It’s Halloween, traditionally a day filled with costumes and candy. Since we moved to a rural area, we no longer have kids ringing our doorbell, but we’ve kept the spirit of Halloween in our hearts (and in past years, even a hopeful bowl of candy…just in case). This year, though, there’s just one package of Justin’s Peanut Butter Cups for any intrepid trick-or-treater that knocks at the door…and I’ve been looking for a more meaningful reason to celebrate the day.
Have you seen the Pixar movie, “Coco“? It’s a visually-appealing, entertaining film inspired by the Latinx holiday Día de los Muertos (Day of the Dead). It explains the traditions of the holiday, including that during the three-day span (10/31-11/2), the spirits of dead family are welcomed back to the living world – not in a “Living Dead” horror film way, but in a hopeful, celebratory way. Offerings are left on an ofrenda, along with the family member’s photo, so that the spirit can find its way back home to visit.
As is explained in this National Geographic article, these traditions “originated from several thousand years ago with the Aztec, Toltec, and other Nahua people, who considered mourning the dead disrespectful.” Instead, they considered death a natural part of living, and the deceased remained a part of the community. I find this idea very appealing, as I personally don’t believe that death is just the end of existence. And I also like the idea that the beloved dead could come back and visit.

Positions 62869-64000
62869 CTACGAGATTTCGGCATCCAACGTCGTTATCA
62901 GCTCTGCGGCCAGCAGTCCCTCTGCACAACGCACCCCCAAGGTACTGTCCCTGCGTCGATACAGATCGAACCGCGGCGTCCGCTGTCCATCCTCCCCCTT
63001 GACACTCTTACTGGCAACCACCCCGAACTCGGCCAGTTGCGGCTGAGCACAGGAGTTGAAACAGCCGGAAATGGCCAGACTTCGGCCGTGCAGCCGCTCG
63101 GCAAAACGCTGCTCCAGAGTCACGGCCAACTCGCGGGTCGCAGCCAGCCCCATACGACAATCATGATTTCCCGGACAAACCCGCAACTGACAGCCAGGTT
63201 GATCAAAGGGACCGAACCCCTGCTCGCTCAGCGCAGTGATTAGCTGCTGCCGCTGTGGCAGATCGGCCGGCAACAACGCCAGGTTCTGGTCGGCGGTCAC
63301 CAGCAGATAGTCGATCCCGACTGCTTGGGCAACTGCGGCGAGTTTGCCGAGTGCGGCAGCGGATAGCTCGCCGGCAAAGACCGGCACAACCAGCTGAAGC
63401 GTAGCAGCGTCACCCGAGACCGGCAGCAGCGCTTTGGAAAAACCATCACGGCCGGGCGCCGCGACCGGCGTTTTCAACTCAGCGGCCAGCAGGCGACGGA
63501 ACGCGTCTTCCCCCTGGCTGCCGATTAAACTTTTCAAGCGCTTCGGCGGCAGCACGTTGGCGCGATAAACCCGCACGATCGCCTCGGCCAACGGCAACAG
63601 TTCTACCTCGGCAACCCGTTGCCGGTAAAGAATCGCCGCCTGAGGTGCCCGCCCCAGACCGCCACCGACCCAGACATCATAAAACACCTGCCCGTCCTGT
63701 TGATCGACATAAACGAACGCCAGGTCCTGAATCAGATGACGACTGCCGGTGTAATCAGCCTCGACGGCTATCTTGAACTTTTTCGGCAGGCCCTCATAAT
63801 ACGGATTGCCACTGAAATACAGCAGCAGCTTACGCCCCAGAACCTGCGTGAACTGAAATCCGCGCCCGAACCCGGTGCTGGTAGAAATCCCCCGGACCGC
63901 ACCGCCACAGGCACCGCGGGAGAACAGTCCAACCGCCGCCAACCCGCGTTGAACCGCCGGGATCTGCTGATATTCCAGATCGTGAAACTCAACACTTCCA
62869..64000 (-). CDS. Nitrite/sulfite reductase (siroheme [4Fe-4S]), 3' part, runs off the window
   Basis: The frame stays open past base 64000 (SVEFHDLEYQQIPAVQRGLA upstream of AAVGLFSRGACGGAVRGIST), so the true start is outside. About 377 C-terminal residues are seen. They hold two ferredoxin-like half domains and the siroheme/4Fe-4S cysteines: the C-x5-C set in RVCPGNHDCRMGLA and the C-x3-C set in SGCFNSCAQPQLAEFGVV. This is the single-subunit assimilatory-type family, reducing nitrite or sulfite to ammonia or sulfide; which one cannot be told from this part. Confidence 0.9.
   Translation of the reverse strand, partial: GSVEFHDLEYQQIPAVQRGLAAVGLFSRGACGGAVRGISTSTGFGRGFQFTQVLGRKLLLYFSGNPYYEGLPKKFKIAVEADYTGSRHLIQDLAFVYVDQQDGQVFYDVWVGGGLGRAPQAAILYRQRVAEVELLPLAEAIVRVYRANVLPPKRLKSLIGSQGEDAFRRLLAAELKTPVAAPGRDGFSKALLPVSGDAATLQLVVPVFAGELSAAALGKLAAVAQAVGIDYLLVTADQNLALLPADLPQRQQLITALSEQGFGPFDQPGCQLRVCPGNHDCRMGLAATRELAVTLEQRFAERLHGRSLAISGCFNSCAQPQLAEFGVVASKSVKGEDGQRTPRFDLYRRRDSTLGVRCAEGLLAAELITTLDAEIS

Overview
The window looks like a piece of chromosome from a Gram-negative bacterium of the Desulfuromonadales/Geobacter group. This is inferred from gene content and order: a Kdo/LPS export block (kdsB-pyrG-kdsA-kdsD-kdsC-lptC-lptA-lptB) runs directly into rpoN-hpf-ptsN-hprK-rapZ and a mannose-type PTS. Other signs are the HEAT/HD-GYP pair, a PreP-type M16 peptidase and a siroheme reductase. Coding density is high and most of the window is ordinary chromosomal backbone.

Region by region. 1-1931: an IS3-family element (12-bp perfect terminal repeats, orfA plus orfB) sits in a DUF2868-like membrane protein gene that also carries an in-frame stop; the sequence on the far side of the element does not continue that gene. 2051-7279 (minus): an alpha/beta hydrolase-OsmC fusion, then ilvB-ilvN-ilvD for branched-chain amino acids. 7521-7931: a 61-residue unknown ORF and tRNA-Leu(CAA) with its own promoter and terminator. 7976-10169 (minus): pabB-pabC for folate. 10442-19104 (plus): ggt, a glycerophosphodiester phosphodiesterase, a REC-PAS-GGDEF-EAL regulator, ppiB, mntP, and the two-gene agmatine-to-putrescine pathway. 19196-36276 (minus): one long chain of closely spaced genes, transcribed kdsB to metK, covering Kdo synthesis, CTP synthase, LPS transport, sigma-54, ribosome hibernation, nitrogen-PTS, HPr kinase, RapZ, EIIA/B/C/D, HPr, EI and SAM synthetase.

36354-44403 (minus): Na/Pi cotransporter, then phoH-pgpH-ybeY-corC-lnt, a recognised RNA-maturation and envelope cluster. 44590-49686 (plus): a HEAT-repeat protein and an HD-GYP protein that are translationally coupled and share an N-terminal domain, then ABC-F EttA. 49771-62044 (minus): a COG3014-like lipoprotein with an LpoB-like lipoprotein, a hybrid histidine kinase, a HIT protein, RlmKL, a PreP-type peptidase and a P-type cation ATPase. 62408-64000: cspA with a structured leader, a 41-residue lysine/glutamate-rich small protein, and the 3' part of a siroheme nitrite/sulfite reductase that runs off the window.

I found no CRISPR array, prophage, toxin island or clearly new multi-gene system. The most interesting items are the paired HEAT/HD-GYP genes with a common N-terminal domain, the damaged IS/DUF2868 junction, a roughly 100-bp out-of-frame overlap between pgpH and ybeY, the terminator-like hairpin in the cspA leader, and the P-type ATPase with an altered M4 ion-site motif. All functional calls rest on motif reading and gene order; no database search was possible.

Whether you hold these beliefs or not, the charm of Día de los Muertos is undeniable: artful sugar skulls, cheerily colorful costumes, the hope of the spirits of missed loved ones being present (if only briefly), fermented beverages!, flowers…this is a lovely, warm, and joyful celebration.
While I won’t give up carving jack o’lanterns or nursing the tiniest hope that someday, a costumed child may knock at my door (I truly do understand why they don’t come here when they can go to easily-accessed and well-lit housing developments or malls – and I’d probably do the same with my kids, if I were a parent), I may just incorporate at least some of the elements of Día de los Muertos into my own holiday traditions. At my ofrenda, I’d have the favorite snacks and toys of lost pets, in the shining hope that they may find their way back and perhaps curl up in their usual comfortable chair or bed for a bit. Being in the presence of lost loved ones and honoring them so beautifully appeals very much, indeed.
An important consideration, however, is how to incorporate other cultures’ traditions without doing it in a disrespectful or appropriative manner. Educating yourself is key – while I believe that it can be done in a tasteful and culturally-sensitive way, it shouldn’t be done without reading up on the “dos and don’ts” first.
May you have a safe and happy Halloween (if you observe it), and (if applicable) may the spirits of loved ones easily find their way home.